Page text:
Author + information
- Published online December 20, 2017.
- Margo Batie, MS,
- Sarah Bitant, MS,
- Janette F. Strasburger, MD,
- Vishal Shah, PhD,
- Orang Alem, PhD and
- Ronald T. Wakai, PhD∗ ()
- ↵∗Department of Medical Physics, Wisconsin Institutes for Medical Research, 1111 Highland Avenue, Madison, Wisconsin 53705-2275
Fetal magnetocardiography (fMCG) is an emerging technology that has provided invaluable insight into the mechanisms of fetal arrhythmia. Its efficacy for diagnosis and management of serious fetal arrhythmia has been acknowledged in the recent American Heart Association Statement on Diagnosis and Treatment of Fetal Cardiac Disease (1).
fMCG is based on the principle that bioelectric currents generate surface magnetic fields, as well as surface potentials, which are proportional to the net current. The main technical requirement for fMCG sensors is a magnetic field resolution of ≤10 fT/(Hz)1/2 (fT= femtotesla) over a bandwidth of 0 to 100 Hz. The number of sensors needed depends on the desired coverage of the maternal surface and the level of interference suppression required of the signal processing.
Using a 2-shell, magnetically shielded room in a typical hospital environment, a minimum of 5 to 10 sensors is required.
A major barrier to clinical adoption of fMCG is the high cost and complexity of superconducting quantum interference device (SQUID) technology (2). Recently, however, a cheaper, more practical type of magnetometer, known as an optically pumped magnetometer (OPM) (3), has become available. In this study, we compared the quality of fMCG recordings made using SQUID with those made with the OPM system.
The subjects were 15 healthy women, 8 with uncomplicated pregnancies and 7 with pregnancies complicated by fetal arrhythmia or a high risk of fetal arrhythmia.
The fMCG recordings were acquired within a 2-shell, magnetically shielded room, using a U.S. Food and Drug (FDA)-approved SQUID magnetometer system (model 624 Biomagnetometer; Tristan Technologies, San Diego, California) (Figure 1A) and an array of OPM sensors (QuSpin Zero field magnetometer; QuSpin, Inc., Louisville, Colorado) (Figure 1B). The OPM sensors are modular. A sensor array was formed by producing a holder by 3D-printing to accommodate up to 8 sensors, arranged in a 3×3 square grid with 3.81-cm grid spacing, with the center location occupied by a support post. The number of OPM sensors deployed increased from 3, initially, to 8, as additional sensors were acquired. At least 10 min of data were recorded with each device, moving the sensor at least once during the session.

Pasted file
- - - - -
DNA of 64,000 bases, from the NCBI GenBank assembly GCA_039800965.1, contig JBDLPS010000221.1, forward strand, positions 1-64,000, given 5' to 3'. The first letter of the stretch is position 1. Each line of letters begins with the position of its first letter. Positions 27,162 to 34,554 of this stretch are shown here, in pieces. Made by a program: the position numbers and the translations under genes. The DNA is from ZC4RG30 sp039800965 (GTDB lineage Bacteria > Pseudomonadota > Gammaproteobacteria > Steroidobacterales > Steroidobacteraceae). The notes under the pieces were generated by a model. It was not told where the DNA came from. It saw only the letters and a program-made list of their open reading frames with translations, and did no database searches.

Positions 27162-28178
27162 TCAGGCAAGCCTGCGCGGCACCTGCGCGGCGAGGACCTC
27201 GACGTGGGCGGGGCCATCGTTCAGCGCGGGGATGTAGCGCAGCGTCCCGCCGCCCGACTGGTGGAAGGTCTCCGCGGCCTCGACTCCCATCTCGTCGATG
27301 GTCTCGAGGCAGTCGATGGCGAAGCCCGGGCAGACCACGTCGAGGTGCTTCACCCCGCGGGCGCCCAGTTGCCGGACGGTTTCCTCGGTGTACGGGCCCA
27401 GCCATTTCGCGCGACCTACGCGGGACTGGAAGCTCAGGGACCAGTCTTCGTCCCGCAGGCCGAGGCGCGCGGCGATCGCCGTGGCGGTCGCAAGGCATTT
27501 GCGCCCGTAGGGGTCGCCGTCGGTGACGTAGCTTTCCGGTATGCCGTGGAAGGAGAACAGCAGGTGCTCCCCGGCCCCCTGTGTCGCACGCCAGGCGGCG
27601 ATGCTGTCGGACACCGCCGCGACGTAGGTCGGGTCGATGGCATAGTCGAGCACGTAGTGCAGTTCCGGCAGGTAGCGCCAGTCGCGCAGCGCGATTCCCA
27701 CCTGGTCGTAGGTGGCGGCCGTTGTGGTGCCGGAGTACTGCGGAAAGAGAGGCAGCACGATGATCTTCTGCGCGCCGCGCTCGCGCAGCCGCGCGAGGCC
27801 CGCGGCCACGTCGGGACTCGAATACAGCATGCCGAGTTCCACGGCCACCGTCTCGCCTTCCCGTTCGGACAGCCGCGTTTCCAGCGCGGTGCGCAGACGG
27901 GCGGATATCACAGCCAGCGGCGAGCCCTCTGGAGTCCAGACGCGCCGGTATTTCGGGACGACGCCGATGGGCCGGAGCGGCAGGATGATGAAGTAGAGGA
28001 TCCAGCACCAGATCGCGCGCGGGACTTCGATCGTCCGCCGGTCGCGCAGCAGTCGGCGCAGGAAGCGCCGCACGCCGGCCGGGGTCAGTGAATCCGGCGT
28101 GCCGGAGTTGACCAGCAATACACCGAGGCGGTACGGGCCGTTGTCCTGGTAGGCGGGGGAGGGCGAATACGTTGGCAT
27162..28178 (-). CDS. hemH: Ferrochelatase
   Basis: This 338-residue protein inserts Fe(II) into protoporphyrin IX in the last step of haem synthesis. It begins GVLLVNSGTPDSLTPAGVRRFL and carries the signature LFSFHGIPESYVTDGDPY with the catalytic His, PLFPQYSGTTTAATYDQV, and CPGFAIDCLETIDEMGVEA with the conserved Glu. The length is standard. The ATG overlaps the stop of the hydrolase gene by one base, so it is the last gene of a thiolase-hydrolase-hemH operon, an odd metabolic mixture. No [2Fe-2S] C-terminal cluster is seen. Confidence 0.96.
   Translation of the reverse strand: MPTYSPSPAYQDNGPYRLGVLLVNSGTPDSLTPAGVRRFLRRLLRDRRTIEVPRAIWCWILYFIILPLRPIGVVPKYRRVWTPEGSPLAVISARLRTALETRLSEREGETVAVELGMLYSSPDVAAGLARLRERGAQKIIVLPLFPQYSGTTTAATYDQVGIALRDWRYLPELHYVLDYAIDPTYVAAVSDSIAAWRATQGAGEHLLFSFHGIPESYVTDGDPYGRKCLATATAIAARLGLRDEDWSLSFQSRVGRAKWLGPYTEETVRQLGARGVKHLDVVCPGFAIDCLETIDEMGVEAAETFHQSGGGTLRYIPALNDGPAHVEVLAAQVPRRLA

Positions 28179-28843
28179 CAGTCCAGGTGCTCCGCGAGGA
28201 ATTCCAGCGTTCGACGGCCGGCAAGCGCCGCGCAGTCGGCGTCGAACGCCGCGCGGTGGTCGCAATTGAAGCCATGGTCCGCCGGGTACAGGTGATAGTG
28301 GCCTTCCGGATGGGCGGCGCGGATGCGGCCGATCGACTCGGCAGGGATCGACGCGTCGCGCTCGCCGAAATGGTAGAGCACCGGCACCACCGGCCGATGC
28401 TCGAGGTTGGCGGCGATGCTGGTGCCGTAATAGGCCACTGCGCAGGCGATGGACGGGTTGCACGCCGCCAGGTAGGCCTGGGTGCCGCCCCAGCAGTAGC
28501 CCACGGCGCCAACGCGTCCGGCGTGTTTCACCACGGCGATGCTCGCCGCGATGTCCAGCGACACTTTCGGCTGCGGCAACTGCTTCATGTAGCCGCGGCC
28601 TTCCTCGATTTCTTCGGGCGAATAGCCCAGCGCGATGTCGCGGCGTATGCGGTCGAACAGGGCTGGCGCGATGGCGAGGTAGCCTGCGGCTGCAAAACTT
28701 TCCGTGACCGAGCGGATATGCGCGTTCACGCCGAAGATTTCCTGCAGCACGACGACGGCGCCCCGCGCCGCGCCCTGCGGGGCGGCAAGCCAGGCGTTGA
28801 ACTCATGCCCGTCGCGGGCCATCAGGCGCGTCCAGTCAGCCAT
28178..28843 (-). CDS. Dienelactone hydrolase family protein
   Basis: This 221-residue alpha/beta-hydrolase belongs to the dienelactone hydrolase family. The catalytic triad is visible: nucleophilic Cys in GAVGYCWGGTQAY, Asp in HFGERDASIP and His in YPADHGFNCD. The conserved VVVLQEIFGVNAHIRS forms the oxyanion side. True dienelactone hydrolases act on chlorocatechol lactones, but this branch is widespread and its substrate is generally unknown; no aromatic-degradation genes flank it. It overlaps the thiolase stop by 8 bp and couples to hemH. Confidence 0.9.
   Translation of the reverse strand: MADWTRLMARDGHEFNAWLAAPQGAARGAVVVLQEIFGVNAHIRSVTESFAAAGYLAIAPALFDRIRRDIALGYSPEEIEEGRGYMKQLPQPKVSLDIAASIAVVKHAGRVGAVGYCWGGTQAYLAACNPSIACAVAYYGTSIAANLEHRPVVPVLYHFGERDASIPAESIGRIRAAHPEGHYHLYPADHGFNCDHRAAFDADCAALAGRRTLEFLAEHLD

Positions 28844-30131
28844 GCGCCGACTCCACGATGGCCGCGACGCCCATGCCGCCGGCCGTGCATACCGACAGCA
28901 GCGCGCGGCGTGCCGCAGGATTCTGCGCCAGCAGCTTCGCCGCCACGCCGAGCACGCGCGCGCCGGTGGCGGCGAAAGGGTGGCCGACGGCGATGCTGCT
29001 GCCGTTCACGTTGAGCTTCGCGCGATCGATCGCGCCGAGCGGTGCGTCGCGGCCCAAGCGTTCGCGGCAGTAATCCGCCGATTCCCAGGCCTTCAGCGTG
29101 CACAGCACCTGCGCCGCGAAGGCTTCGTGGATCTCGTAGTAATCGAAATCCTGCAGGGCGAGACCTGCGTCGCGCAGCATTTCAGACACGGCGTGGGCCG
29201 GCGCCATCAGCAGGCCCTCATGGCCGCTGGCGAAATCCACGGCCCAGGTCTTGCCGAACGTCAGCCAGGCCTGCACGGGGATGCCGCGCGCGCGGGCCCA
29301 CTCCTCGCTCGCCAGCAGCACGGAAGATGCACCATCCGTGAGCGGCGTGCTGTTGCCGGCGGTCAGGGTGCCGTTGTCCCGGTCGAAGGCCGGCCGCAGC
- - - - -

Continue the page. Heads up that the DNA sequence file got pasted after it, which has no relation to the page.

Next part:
Signal processing was used to remove maternal and environmental interference. The quality of the SQUID and OPM recordings were compared by computing the signal-to-noise ratio (SNR) of the rhythm strips, defined as the peak-to-peak amplitude of the fetal QRS complex divided by the root-mean-square noise value.
The quality of the SQUID recordings was good to excellent in all subjects. The SNR ranged from 12.8 to 48.2. Compared to the SQUID data, the OPM data showed significantly lower SNR for the first 11 fetuses studied, with SNR ratios (SNROPM/SNRSQUID) ranging from 0.13 to 0.75. Most of these subjects were studied using 6 or fewer OPM sensors, and noise from the data acquisition system degraded the SNR by a factor of approximately 2. For the last 4 subjects, however, the SNR ratios were much closer to unity, ranging from 0.74 to 1.04. These subjects were studied using 8 OPM sensors and a higher performance data acquisition system.
Five fetuses showed serious sustained arrhythmias. The first fetus had sinus bradycardia with intermittent atrial flutter (not shown). The second fetus was referred with a diagnosis of atrioventricular (AV) block. The fMCG revealed the critical finding that the AV block was secondary to severe QTc prolongation (QTc >700 ms) (Figures 2A and 2B). The fetus was treated with oral magnesium but died suddenly 10 days after the fMCG study. The mother of the third fetus had long QT syndrome (KCNQ1 mutation). The fMCG at 29 weeks’ gestation showed severe QT prolongation suggestive of long QT syndrome (Figures 2C and 2D), which was confirmed postnatally (Figure 2E). The fourth fetus showed a predominant rhythm of ventricular bigeminy (Figures 2F and 2G) with occasional short runs of ventricular tachycardia and a virtual absence of normal sinus rhythm. The fifth fetus had a low atrial rhythm which resulted in a low heart rate and a short PR interval (Figures 2I and 2J). The diagnosis of low atrial rhythm prompted the referring physician to re-examine the fetus for heterotaxy, which was subsequently confirmed. Two other fetuses showed frequent ectopy due to premature ventricular and premature atrial contractions (not shown).
The main finding of this study is that the OPM system can detect fetal rhythm abnormalities with efficacy similar to that of the FDA-approved SQUID magnetometer. Despite the modest number of subjects, we also demonstrated the ability of the OPMs to detect abnormal repolarization, a critical and unique capability of fMCG. Efforts are underway to operate OPMs in small, person-sized magnetic shields, which are less expensive and portable. We are optimistic that the lower cost and practicality of OPMs will enable fMCG to be much more widely available in the near future.
Please note: This study was supported by U.S. National Institutes of Health, grants R44 HL114182 and R01 HL63174 and by Small Business Innovative Research grant R44 HL114182 to QuSpin, Inc. Drs. Shah and Alem are employees of QuSpin Inc. All other authors have reported that they have no relationships relevant to the contents of this paper to disclose.
- 2017 American College of Cardiology Foundation